The TADLO.NET Project: Connecting Lao Youth to Computers
This article was first published by our friends at Teamworkz Asia. View the original article on their blog, The Slow Boat.
By Cindy Fan
Internet connectivity is recognized as a world development indicator and is closely related to a country’s economic development and infrastructure. This is why projects like the Tadlo Computer Education Center (TCEC) are so vital to Laos, a developing nation. Laos lags behind in global rankings of Internet connectivity. According to latest World Bank data on Internet users, in 2010, only 7% of the population of Laos had access to the worldwide network, well below the East Asia & Pacific region’s average of 35.2%. In comparison, the United States was at 74.2% and the United Kingdom was at 84.7%.
If you’re visiting Tad Lo waterfall on the Bolaven Plateau in Salavan province, southern Laos, pay a visit to the TCEC, the central objective of Tadlo.net, a development project and local initiative that offers free computer training and English lessons to local students of Ban Sane Vang village.
Tad Lo waterfall, Bolaven Plateau, southern Laos
The center has made huge strides in the community since its modest beginnings in 2002. In addition to having a network of 20 computers and Internet connection to the rural area, the school now has an attached library where children can read and study. Students not only use the computers as an educational tool for learning, the computer training provides practical, professional skills in communication, digital media and data processing. These skills will aid them in job prospects and social mobility in a province that is still predominantly dependent on subsistence agriculture.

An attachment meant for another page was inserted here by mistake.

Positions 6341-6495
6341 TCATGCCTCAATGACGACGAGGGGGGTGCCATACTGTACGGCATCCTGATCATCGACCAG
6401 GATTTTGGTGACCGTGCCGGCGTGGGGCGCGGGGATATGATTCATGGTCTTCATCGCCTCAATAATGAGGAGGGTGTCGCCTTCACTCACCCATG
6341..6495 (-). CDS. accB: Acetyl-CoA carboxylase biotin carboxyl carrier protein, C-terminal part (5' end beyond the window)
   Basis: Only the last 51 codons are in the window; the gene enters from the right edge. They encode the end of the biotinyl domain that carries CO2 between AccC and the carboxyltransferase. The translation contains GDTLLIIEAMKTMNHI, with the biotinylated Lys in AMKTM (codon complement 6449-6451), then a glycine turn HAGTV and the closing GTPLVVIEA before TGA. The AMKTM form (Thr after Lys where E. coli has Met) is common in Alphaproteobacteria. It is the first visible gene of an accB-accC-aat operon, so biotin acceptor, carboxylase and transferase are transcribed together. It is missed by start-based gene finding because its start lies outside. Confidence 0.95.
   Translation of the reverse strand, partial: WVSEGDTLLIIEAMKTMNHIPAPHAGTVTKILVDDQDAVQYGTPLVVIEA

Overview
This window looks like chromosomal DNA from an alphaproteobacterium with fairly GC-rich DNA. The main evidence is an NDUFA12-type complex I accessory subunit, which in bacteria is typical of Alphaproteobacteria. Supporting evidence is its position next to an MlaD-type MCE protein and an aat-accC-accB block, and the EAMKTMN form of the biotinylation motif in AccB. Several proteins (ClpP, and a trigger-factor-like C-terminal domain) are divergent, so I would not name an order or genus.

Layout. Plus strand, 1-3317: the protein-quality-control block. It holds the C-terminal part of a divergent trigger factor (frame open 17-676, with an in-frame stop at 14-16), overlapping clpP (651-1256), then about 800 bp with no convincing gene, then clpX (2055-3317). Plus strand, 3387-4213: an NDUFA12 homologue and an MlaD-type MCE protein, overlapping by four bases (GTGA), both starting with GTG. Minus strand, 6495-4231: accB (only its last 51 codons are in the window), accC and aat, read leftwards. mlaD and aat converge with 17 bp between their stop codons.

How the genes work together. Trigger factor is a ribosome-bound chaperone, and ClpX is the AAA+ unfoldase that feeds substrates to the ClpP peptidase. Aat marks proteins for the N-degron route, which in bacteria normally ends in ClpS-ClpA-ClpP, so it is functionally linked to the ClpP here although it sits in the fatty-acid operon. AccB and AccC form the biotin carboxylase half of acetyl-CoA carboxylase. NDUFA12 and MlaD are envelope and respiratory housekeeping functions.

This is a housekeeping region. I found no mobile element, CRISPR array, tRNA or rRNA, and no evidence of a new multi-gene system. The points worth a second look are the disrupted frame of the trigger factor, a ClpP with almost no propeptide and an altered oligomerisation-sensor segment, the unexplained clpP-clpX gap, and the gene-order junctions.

Public expenditure on education in Laos is woefully low. According to the CIA World Factbook, in 2008, Laos spent only 2.3% of their GDP on education, ranking 151 out of 163 countries. Access to education in remoter areas is limited.
The Tadlo.net project is funded by donations and proceeds from the town Internet cafe, located at Tim’s Restaurant & Guesthouse, owned by the family of TCEC director Soulideth Soumpholphakdy. He is one of the committed residents of Ban Sane Vang striving to improve the education and prospects of youth in the community.
Tim’s Guesthouse & Restaurant: proceeds from their Internet cafe go towards TCEC
How to Get Involved
There are various ways you can help Tadlo.net. Financial donations are welcome. They accept computer hardware, English books, teaching and school supplies. There are also volunteer opportunities.
Getting to Tad Lo
Tad Lo waterfall is a popular attraction on the Bolaven Plateau in southern Laos. Travellers flock to the site for a few days of relaxation, often cooling off with a dip in the swimming holes of Tad Hang, the lower falls. Tad Lo waterfall is one of the highlights of Stray Asia’s 7-day “Phone Noy” tour of southern Laos. Or see Tad Lo on a 3-day “Ho Chi Minh Discovery” tour, beginning and ending in Pakse.
Photos by Cindy Fan
About the Author: Cindy Fan
Cindy Fan is a Canadian travel writer and photographer. She is The Slow Boat‘s digital nomad, blogging and tweeting her journeys through Southeast Asia. Also connect with her @cindyisAWOL and www.cindyfan.com.